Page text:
Smart hot tubs—yes, that’s a thing!—are the web’s newest spot for cybersecurity snafus.
Florida-based cybersecurity researcher Eaton Zveare was first to document the Internet of Tubs issue on his personal blog, after he came face-to-face with the flaw while setting up the internet-enabled functionality of own Jacuzzi-branded tub. What he quickly found was that these smart features could also give bad actors access to his personal data—and the data of many other SmartTub aficionados.
Our everyday devices are getting smarter and smarter, but whenever something’s connected to the internet, dumb security flaws follow. We’ve seen coffeepots exposed to ransomware, private feeds from baby monitors leaking online, or anything on the Internet of Shit Twitter feed. The ignominious pantheon’s newest addition: the Jacuzzi SmartTub (and a bunch of others).
Yes, Jacuzzi’s entire smart apparatus is literally called SmartTub. Like just about every other IoT service, SmartTub is built for convenience: it lets owners connect to their tubs with an associated Android or iOS app, and that app, in turn, keeps those owners aware of any power outages or system issues, while also letting them change their tub’s temperature and jets from the comfort of their handheld device. Apparently, the feature’s popular enough that there’s over 10,000 downloads for the SmartTub app in the Google Play Store alone.
But when When Zveare first tried setting up his own account on the website associated with the tub app, he noticed something strange; his screen threw up a notice telling him that he was “unauthorized” to access that site. Right before that notice went up though, the researcher saw a brief glimpse of an admin panel chock-full of personal data from fellow tub owners that were using the app. These included Jacuzzi customers like himself, but also from folks with other smart tubs under the Jacuzzi brand, like Sundance Spa, D1 Spas and ThermoSpas.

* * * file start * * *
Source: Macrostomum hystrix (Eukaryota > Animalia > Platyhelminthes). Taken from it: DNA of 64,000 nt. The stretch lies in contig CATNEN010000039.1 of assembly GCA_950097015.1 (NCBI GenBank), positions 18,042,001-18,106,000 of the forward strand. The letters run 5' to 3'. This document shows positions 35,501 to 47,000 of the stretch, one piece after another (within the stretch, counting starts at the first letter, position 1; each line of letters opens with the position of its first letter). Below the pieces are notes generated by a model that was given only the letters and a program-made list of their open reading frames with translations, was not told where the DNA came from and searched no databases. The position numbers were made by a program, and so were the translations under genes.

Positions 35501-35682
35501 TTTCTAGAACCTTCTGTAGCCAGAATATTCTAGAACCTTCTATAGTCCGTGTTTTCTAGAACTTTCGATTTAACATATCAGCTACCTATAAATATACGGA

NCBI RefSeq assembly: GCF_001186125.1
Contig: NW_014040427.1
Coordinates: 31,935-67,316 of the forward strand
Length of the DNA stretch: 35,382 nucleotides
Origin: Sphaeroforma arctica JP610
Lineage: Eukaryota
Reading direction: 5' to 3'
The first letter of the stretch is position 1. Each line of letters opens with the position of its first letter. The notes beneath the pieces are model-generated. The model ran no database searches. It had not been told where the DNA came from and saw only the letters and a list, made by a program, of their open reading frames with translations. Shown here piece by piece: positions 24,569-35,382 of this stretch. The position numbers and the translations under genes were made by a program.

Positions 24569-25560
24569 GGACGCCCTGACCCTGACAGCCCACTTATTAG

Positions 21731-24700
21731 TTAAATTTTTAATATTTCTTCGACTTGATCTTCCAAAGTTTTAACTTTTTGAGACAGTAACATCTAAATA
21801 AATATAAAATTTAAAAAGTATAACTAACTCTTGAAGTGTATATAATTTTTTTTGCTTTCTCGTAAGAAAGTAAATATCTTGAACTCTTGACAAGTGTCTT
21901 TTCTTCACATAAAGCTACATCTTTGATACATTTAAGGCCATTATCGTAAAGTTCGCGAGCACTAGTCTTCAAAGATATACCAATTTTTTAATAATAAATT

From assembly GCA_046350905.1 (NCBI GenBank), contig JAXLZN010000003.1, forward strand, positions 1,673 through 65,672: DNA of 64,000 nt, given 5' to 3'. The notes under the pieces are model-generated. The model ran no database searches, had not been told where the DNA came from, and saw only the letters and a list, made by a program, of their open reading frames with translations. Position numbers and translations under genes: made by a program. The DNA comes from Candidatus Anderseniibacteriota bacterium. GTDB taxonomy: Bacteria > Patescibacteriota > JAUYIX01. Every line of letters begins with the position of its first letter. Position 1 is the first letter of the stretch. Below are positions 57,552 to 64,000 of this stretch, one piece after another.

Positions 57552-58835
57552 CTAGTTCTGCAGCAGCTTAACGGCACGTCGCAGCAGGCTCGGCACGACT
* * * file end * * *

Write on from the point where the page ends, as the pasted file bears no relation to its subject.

According to Zveare, it was a real “blink and you’d miss it” moment. “I had to use a screen recorder to capture it,” he wrote.
Being a security-conscious user, Zveare’s first response was to try and bust the site wide open. And he did (with what seems like relative ease) by using a tool called Fiddler to tweak his web traffic, and convince the TubSite that he was, in fact, an admin. And because smart tech is, again, often rather porous, this ploy worked: Zveare got access to the entire admin panel, which included the names and email addresses from Tub owners around the world.
“Once into the admin panel, the amount of data I was allowed to was staggering. I could view the details of every spa, see its owner and even remove their ownership,” he wrote. “It would be trivial to create a script to download all user information. It’s possible it’s already be done.”
We’ve reached out to Jacuzzi for comment. Zveare did as well—repeatedly, according to his blog: first when he discovered the flaws in December of last year, then again in January, then again throughout the year. Jacuzzi, in response, alternated between acknowledging the emails (but taking no further action), and outright ignoring them, according to Zveare’s retelling. Eventually, he looped in a security rep from a company called Auth0, which was responsible for the login systems Jacuzzi was using. That company was able to convince Jacuzzi shut down one vulnerable panel, but further stonewalling on Jacuzzi’s part left a second panel exposed, Zveare wrote.
In the end though, Zveare decided to “check [that panel] randomly” in preparation for writing up this entire spiel on his blog. And in the end, it looks like Jacuzzi did clamp down on the remaining panel, just without telling the person who discovered it.
Will Jacuzzi ever own up to this data debacle? From its track record thus far, we wouldn’t guess so. That said, the Jacuzzi brand is based out of California, and that state does have laws governing security standards for IoT devices as well as laws mandating that state residents be notified when their personal information’s been breached.